Under Ohio law, an adjudication that a child is a delinquent can have numerous substantial consequences. For example, once such a determination is made, the Juvenile Court may place the child in a variety of state institutions or in a foster home. Ohio Rev.Code § 2151.35. Another alternative disposition in a case where the child
has been found to have committed a felony is for the Juvenile Court to bind the child over to the Court of Common Pleas for trial under the criminal statutes applicable to adults. Ohio Rev.Code § 2151.26. * At the time the petition for certiorari was filed in this case on April 11, 1967, no disposition beyond the adjudication itself and ordering of a physical and mental examination of petitioner had been made by the Juvenile Court. We have since been informed by the parties that petitioner has been bound over for trial as an adult, and that he has been indicted for the crime of first-degree murder.
The State argues vigorously that, because of the disposition subsequently made by the Juvenile Court, the proceeding at which the determination of delinquency was made was merely the equivalent of a probable cause hearing for an adult. Petitioner, on the other hand, asserts that his adjudication as a delinquent is final for purposes of appellate review, and that substantial consequences of that decision continue despite the supervening transfer of jurisdiction over petitioner to the adult criminal courts. The resolution of this dispute is crucial to many of the issues presented by petitioner, since, for example, in ordinary probable cause hearings involving adults, there is no right to either trial by jury or a finding of guilt beyond a reasonable doubt. The unresolved question under Ohio law is not whether the adjudication of delinquency is a final, appealable order. The Ohio Court of Appeals considered that issue and ruled that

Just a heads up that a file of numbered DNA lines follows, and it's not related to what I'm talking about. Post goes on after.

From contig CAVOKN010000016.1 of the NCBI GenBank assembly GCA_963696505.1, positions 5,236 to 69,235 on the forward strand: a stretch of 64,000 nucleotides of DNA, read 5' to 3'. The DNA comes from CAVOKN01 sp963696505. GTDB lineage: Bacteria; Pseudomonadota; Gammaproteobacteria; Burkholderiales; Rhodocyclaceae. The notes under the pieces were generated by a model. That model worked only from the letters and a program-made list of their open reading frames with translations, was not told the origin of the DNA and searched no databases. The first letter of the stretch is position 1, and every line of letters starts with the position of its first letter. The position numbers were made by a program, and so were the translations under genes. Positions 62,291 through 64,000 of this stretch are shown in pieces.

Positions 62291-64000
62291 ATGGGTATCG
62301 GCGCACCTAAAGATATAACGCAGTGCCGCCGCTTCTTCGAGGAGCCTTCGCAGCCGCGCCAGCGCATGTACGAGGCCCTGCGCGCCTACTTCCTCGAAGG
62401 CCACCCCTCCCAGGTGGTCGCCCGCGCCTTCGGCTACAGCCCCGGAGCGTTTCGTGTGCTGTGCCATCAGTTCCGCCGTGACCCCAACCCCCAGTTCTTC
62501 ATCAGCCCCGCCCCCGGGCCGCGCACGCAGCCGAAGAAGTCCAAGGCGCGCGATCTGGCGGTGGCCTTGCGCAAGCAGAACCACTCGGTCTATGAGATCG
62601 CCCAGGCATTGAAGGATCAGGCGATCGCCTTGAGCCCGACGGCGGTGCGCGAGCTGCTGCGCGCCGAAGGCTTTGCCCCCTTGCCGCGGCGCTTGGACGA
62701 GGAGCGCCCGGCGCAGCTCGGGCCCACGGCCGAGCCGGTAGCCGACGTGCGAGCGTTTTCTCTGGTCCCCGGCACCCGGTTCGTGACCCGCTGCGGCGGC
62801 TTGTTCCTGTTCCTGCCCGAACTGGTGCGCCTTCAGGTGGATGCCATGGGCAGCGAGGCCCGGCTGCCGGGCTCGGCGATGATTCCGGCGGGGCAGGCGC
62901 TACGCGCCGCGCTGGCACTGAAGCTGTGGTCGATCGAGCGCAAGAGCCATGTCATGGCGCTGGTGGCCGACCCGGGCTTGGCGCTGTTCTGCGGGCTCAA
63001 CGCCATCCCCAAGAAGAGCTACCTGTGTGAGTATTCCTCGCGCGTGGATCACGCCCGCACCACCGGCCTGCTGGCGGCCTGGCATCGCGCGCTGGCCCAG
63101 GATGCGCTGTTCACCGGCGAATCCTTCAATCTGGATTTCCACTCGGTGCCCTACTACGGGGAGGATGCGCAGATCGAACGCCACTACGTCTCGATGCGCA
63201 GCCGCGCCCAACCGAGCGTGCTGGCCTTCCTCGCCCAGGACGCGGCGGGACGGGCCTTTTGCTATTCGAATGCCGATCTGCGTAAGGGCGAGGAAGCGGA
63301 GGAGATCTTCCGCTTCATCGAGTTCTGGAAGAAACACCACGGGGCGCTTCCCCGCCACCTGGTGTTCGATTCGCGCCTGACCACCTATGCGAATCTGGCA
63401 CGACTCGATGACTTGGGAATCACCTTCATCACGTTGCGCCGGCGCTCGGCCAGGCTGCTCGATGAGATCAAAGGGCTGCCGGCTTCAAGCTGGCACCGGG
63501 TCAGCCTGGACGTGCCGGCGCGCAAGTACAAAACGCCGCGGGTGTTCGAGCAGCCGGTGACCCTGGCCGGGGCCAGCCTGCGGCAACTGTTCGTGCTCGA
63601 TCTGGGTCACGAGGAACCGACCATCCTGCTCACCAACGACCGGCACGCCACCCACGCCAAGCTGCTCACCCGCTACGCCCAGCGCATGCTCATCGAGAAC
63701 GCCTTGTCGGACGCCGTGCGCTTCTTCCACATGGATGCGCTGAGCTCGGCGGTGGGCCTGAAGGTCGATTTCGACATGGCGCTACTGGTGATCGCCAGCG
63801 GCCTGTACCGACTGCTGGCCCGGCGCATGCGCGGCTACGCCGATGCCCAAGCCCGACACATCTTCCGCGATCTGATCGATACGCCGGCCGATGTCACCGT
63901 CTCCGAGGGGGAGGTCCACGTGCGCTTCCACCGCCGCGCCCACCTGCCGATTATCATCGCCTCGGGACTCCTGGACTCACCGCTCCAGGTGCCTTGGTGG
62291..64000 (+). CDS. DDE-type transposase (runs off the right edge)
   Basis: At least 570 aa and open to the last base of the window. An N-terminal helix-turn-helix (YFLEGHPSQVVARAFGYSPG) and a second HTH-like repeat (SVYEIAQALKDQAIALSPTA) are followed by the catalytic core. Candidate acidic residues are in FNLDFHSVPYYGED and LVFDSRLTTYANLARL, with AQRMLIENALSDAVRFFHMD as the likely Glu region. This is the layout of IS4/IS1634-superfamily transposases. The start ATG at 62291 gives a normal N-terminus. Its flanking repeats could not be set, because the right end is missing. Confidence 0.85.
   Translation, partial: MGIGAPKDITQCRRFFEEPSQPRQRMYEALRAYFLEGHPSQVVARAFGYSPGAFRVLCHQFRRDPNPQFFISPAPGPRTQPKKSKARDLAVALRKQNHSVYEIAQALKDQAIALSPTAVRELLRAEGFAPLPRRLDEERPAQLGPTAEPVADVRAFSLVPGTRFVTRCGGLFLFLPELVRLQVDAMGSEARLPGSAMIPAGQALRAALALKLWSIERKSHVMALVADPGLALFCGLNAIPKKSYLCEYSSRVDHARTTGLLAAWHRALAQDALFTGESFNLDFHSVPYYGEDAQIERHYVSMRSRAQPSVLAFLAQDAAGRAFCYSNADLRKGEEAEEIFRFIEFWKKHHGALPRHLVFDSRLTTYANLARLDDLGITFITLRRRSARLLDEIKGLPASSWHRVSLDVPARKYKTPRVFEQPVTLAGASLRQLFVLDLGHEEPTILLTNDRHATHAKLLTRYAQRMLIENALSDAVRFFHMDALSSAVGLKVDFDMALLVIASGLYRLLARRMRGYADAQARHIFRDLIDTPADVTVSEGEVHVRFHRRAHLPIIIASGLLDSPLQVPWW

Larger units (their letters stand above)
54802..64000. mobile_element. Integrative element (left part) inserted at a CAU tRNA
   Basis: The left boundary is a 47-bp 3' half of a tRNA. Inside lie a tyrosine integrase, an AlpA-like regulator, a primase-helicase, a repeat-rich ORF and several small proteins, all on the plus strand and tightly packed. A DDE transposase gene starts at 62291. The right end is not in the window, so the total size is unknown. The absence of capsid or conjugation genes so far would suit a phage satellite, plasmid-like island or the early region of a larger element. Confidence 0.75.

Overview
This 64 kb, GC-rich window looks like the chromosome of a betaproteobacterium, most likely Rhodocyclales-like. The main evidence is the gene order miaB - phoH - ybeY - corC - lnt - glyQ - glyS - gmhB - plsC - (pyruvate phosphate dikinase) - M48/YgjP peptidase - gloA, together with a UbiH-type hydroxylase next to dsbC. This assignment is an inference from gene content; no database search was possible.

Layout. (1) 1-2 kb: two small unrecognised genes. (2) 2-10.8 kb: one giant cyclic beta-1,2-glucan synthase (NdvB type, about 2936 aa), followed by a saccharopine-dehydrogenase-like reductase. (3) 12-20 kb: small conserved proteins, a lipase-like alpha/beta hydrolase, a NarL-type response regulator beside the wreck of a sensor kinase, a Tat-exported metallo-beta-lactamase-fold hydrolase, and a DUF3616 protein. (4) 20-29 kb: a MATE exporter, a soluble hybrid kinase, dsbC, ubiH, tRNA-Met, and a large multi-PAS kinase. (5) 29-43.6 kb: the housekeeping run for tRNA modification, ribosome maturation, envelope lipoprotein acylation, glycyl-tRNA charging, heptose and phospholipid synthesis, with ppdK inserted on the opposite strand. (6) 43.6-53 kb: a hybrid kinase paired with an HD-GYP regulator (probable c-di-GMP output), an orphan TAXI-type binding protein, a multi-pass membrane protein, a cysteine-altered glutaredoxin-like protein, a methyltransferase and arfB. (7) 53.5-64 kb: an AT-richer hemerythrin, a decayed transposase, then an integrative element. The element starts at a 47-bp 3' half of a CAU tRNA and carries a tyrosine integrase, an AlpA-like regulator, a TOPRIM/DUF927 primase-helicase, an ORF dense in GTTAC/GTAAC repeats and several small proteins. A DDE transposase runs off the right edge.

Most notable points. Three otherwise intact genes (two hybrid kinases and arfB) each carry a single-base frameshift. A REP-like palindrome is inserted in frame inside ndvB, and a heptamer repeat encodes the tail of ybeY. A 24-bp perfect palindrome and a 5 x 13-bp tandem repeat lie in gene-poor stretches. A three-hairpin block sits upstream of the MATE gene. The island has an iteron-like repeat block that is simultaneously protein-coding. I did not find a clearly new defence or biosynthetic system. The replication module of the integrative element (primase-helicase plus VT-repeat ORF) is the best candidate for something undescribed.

the order is appealable, and the Ohio Supreme Court necessarily accepted this conclusion because its dismissal of the appeal was not based on the jurisdictional issue. The question which the Ohio courts have not settled is what, if any, effect the "disposition" order, entered after their decisions on the appeal and after the petition for certiorari was filed here, has upon the prior delinquency determination made by the Juvenile Court.
On the constitutional issues, petitioner relies heavily on In re Gault, 387 U. S. 1, which was decided on May 15, 1967, some two months after the dismissal by the Ohio Supreme Court in this case. In Gault, this Court held squarely, for the first time, that various of the federal constitutional guarantees accompanying ordinary criminal proceedings were applicable to state juvenile court proceedings where possible commitment to a state institution was involved. Because the Ohio courts have not had the opportunity to assess the impact of that decision on petitioner's claims, we deem it appropriate to vacate the judgment of the Ohio Court of Appeals and remand the case for reconsideration in light of Gault. Upon such remand, the Ohio court may, of course, also consider the impact, if any, on the questions raised by petitioner of the intervening order of the Juvenile Court requiring him to face trial in the adult courts.